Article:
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Unemployment, Mining, and a Touting Baba

Today, we look at the changing unemployment rate in India, changes to the Environmental ministry, and Patanjali’s false promises. 

Rural 

Image: Reuters

Dropping unemployment rates

With the lockdown easing up and migrants going back to their villages, the rural unemployment has continued to drop, falling to 7.2% (on 21st June) from 10.9% in the previous week, as per data released by the Centre for Monitoring Indian Economy (CMIE). 

However, the urban unemployment rate is still at the 11% level, mostly due to the rising infections in Delhi, Chennai and Mumbai causing companies to fire people to save costs. The overall unemployment rate was at 8.48% in the week to 21 June. To put this in perspective, pre-lockdown India’s overall job loss rate was 8.41%.

Workers who have returned home are managing to find work under the MNREGA scheme, which has seen a record number of applications this year.

Lightning strikes

The southwest monsoon hitting India caused severe lightning in the northern and eastern states of India, striking 107 people. Nearly 83 people were killed in Bihar after being struck by lightning, and 24 in Uttar Pradesh state. Dozens more were injured. While lightning strikes are common during the June-September monsoon period. This year however, saw one of the highest daily tolls Bihar had recorded in recent years.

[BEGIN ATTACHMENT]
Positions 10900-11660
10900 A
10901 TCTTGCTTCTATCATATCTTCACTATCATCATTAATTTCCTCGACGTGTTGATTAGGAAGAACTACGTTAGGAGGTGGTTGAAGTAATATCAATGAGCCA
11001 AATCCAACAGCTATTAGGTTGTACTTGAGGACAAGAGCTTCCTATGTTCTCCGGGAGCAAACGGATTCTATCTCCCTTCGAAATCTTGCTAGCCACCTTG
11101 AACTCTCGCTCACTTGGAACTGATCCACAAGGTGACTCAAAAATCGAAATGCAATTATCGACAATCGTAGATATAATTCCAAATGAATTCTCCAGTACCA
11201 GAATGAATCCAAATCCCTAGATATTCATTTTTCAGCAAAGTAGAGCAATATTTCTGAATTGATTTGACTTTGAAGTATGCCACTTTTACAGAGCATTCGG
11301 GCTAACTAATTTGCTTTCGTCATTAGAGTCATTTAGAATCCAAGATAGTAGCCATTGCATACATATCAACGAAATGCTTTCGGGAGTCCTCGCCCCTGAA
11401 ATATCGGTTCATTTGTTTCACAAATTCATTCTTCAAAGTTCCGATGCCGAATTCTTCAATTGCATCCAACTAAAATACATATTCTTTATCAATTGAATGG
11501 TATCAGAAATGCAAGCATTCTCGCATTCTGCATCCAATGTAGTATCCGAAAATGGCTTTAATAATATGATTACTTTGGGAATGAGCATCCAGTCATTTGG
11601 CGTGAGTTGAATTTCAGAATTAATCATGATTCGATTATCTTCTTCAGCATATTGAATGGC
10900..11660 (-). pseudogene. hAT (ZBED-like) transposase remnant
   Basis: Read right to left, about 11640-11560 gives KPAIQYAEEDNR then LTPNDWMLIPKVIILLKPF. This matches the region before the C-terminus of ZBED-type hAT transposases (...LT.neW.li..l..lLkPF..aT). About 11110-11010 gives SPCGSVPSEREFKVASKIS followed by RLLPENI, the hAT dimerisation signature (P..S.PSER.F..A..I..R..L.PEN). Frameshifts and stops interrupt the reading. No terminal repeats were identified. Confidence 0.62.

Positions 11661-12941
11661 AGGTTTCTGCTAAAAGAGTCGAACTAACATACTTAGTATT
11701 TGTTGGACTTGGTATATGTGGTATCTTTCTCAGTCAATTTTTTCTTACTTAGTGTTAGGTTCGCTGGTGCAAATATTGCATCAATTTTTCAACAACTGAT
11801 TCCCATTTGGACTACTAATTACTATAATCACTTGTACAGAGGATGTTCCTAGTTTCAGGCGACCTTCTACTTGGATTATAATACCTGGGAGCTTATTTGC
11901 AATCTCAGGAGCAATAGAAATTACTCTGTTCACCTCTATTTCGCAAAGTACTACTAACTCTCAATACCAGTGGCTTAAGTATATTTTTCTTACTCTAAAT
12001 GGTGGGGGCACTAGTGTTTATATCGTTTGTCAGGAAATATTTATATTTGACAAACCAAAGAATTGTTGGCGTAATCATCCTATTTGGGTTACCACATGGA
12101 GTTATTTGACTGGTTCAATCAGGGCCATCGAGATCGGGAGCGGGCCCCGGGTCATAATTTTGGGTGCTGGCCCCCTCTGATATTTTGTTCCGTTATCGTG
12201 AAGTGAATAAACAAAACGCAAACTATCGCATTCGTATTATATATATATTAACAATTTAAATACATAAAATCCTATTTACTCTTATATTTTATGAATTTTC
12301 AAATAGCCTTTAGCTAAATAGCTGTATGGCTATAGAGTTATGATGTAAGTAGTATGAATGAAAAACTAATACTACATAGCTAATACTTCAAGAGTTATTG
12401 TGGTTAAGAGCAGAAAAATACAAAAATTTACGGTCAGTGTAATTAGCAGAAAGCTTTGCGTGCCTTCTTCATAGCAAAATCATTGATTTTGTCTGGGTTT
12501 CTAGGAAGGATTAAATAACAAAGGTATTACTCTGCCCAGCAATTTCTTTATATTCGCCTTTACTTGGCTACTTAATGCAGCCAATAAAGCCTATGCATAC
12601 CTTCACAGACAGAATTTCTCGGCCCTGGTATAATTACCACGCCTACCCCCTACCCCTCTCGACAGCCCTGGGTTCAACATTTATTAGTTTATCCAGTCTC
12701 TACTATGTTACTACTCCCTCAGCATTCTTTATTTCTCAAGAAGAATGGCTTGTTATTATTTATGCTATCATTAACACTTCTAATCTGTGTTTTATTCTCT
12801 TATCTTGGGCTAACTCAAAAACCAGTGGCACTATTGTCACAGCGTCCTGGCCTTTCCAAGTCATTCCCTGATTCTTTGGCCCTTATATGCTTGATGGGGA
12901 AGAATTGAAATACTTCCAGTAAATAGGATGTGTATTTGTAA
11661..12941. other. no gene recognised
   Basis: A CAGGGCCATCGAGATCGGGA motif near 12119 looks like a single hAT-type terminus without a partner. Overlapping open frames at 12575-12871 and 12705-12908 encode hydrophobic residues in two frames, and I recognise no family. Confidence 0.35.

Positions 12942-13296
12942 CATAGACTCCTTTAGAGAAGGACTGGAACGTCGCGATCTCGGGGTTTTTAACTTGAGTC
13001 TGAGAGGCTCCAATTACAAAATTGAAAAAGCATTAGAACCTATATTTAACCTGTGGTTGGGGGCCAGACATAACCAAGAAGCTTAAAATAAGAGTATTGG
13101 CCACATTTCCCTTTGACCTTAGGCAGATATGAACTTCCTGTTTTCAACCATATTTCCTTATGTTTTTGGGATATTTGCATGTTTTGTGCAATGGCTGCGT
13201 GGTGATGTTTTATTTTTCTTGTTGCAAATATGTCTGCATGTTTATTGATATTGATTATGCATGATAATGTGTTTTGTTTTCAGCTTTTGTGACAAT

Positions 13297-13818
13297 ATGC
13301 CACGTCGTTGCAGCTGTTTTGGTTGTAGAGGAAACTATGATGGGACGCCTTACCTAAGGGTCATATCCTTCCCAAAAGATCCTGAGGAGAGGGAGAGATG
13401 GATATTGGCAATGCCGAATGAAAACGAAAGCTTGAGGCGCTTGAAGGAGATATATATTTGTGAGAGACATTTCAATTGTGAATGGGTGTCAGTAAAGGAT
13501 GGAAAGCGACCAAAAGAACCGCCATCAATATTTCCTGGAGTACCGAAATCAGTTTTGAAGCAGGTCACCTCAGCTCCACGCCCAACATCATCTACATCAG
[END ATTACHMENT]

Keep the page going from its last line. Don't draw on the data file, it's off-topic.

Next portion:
With rising incidents of lightning strikes, there are some concerned individuals who are going online and making videos on how to escape thunderstorms. Common suggestions lie around finding a firm ground and ducking there, with feet touching, One must avoid taking shelter inside structures, trees, and waterbodies as they are more susceptible to thunde strikes.

Snakeoil ‘doctors’

According to an assessment of public and private health, at least two in every three doctors are informal caregivers. This means that they have no qualification in the modern medicine system. The survey was conducted in 1,519 villages across 19 states by researchers from the Centre of Policy Research (CPR).

The study published in the social science and medical journal revealed that even though 75% of villages have at least a single health care provider, and a village on average has three primary healthcare providers, 86% of these are private “doctors” while 68% have had no formal training.